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post #745 of 1846 Old 01-07-2013, 09:51 PM
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Just checked with jRiver and set audio mode to WASAPI and it works fine with the sc-68 usb-dac driver on Win 7.
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post #746 of 1846 Old 01-08-2013, 04:56 AM - Thread Starter
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Originally Posted by jbwitt View Post

Good call. Optimum Surround mode sounds good.

I've come to like Optimum Surround for plain-jane Dolby Surround, not necessarily true 5.1 but for sure matrixed surround. seems to somewhat increase separation to my ears; let's put it this way, I'm not sure I can describe the effect but it does alter the soundfield in some way.

Steve
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post #747 of 1846 Old 01-08-2013, 07:26 AM
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Originally Posted by bbear View Post

Hello,
I was wondering if anyone has an opinion on the USB-DAC in the SC-68?
I have been playing a selection of ripped CD's (16/44.1) and 24/96 tracks, both are in lossless FLAC Format. The CD's were ripped to lossless FLAC using dbpoweramp cdripper. For playback I am using Foobar2000 on a 32bit Windows XP Pro SP3 machine.
Prior to purchasing the SC-68 I had been using a Mapleshade USB-to-S/PDIF adapter. This is a modded HiFace adapter (the original HiFace 'One', not the 'Two' which came out recently).
I was not particularly enjoying the sound from the USB-DAC so I decided to compare against my Mapleshade adapter (connected via the Coax1 input of the SC-68).
To my ears, the Mapleshade sounds far better. For example, female voices are much clearer and when the music gets very 'busy' the Mapleshade seems to be able to keep the soundstage much tighter.
Sorry if my terminology is not proper, but hopefully those reading this will know what I am trying to describe.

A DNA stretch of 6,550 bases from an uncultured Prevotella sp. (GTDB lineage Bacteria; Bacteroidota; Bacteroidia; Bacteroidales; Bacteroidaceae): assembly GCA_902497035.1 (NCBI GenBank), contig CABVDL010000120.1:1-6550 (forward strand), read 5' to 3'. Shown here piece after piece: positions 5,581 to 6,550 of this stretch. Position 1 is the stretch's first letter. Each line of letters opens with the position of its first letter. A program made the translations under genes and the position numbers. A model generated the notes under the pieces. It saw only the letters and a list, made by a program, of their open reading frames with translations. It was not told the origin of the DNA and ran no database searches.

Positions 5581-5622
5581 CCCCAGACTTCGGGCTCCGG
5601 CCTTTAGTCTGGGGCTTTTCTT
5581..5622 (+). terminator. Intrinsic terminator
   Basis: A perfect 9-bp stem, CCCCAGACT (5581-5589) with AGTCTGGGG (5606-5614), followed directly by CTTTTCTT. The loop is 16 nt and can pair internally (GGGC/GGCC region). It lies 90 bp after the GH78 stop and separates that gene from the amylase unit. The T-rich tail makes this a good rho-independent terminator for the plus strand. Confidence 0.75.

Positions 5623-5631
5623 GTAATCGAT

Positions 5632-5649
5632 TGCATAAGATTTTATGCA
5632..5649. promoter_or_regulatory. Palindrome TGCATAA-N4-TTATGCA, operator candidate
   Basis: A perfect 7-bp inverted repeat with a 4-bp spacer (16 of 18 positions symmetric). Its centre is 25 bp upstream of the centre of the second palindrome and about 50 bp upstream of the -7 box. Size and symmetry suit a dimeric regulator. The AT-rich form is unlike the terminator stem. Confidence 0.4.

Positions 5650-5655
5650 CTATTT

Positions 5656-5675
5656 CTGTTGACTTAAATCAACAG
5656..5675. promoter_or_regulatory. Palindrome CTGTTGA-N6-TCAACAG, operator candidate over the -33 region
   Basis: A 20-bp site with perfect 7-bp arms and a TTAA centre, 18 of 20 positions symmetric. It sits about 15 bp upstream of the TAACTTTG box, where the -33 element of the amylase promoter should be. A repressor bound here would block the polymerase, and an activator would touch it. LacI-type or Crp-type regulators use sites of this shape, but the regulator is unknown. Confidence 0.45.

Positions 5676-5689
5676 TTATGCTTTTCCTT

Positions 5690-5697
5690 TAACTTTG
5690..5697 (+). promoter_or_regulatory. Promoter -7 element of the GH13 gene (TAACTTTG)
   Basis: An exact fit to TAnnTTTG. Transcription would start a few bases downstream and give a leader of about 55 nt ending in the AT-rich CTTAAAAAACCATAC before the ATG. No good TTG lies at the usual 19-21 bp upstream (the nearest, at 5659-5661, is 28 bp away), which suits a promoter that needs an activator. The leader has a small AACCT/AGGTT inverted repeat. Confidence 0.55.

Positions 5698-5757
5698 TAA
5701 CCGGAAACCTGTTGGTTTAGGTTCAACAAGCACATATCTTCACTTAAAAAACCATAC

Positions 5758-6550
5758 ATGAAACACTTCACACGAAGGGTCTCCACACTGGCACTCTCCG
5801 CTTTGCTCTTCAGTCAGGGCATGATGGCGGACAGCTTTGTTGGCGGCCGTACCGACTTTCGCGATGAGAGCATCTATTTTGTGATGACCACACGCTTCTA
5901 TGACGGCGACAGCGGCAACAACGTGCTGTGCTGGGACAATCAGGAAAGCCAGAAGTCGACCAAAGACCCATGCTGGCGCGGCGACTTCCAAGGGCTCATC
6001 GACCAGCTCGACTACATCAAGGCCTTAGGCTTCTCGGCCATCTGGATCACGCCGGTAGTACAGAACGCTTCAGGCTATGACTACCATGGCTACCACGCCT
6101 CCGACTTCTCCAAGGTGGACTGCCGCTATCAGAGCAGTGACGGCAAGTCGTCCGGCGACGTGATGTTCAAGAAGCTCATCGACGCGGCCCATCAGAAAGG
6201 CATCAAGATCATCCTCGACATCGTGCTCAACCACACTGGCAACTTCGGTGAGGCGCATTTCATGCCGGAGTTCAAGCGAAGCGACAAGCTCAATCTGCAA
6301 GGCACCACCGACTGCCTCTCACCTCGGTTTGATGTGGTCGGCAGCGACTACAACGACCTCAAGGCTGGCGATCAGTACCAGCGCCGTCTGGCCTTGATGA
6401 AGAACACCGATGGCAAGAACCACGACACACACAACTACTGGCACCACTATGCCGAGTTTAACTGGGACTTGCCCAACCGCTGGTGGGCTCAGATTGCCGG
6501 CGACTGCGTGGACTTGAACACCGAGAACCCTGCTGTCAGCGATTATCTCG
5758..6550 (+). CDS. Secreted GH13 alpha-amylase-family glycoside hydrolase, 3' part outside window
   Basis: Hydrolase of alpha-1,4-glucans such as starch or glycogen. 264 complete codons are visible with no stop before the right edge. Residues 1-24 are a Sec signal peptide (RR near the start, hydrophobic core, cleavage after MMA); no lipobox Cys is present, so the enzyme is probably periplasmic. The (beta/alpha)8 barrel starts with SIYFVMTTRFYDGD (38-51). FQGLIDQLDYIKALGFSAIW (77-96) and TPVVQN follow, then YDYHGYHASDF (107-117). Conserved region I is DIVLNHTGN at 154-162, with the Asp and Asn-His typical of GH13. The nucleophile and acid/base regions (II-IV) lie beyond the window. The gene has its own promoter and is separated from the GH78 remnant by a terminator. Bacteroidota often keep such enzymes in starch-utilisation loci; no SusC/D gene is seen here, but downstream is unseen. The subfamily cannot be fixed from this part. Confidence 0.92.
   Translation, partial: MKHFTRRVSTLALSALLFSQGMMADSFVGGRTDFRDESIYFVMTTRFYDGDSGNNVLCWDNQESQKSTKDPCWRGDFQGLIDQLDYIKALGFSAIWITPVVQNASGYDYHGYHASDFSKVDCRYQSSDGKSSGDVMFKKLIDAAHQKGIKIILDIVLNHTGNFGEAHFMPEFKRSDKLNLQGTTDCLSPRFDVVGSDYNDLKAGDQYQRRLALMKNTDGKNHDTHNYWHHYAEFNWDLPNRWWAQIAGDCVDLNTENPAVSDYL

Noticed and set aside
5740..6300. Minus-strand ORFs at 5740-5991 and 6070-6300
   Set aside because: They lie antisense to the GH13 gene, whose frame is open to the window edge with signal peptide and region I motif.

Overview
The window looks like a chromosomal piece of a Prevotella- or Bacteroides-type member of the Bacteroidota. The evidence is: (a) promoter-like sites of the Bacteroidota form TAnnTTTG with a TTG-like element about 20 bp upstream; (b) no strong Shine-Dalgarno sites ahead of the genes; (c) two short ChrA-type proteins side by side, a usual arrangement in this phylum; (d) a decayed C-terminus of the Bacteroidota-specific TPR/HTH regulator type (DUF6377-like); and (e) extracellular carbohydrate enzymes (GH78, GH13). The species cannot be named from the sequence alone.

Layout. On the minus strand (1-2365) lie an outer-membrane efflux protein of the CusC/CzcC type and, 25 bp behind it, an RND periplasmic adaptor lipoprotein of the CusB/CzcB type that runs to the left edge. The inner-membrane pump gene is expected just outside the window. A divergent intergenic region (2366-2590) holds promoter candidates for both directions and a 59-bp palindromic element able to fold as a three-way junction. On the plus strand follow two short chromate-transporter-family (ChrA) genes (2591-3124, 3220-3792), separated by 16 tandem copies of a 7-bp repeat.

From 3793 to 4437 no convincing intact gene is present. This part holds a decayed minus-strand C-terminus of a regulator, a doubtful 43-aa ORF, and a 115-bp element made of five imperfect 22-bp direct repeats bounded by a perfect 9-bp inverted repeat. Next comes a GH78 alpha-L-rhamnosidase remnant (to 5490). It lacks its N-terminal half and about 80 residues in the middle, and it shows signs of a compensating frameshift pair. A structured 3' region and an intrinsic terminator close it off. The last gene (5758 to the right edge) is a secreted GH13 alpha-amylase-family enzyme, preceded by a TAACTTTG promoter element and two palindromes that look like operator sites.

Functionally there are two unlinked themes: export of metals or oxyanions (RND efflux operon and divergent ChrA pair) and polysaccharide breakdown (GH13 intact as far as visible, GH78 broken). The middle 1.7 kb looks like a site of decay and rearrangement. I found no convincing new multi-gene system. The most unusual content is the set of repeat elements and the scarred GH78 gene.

Anyway, I decided to check if I had configured Foobar to use the USB-DAC optimally. I made sure that I had installed the Pioneer driver from the AVNavigator cd. In Foobar I selected 'DS: Pioneer USB Device'.
I was surprised to only see DS being offered as this means it is using Direct Sound. I was hoping that this being a high-end device from Pioneer that they would have chosen to use kernel streaming, i.e. ASIO. Note, before I purchased the SC-68 I asked Pioneer of they were using ASIO but could not get an answer on this.
I realized that I was not comparing apples to apples as I had always used ASIO4ALL with my Mapleshade adapter, so I decided to set up the Pioneer USB-DAC to also use ASIO4ALL. Unfortunately this has not helped as the USB-DAC still sounds inferior to the Mapleshade adapter.
Is anyone else having issues with the USB-DAC or am I the only one to have noticed this?

bbear

I s/w Pierre yesterday at Mapleshade and he said his digital cable makes up about half the sound improvement when used with the their USB adapter. I also s/w with Jeff from Kaplan HT Designs that sells the m2tech Hiface2 and he said the same thing about his digital cable. I decided to order a m2tech Hiface2 USB to SPDIF adapter to demo / try out and was wondering did you also get a digital cable from Mapleshade and if so did you try the adapter with their expensive cable and then with a "cheap one" to see if the cable really makes a difference as they claim. I'm all for getting better cables over cheap ones to a point. If the cable that they say makes about half the sound improvemnet then maye I should just get the cable. I currently have a very good 75 ohm digital cable that I plan to use with the m2tech Hiface2 USB adapter and then try a cheap one. If this adapter makes an improvement for me like it has for you then I may just get the SC-67 over the SC-68 and save $500. I can test the m2tech adapter out and if no improvemt I can send back. I'm only out a few bucks in shipping which is well worth the risk. I'm also going to try tonight installing the "ReClock DirectShow Filter" to bypass Windows kmixer and send digital audio directly to the sound card preserving the 44.1hz original signal and see if I get any sound improvent. I should get the m2tech hiface2 adater on Friday so I will try the ReClock Filter first and then I can compare it to the USB adapter when I get it on Friday and see if any improvement or none at all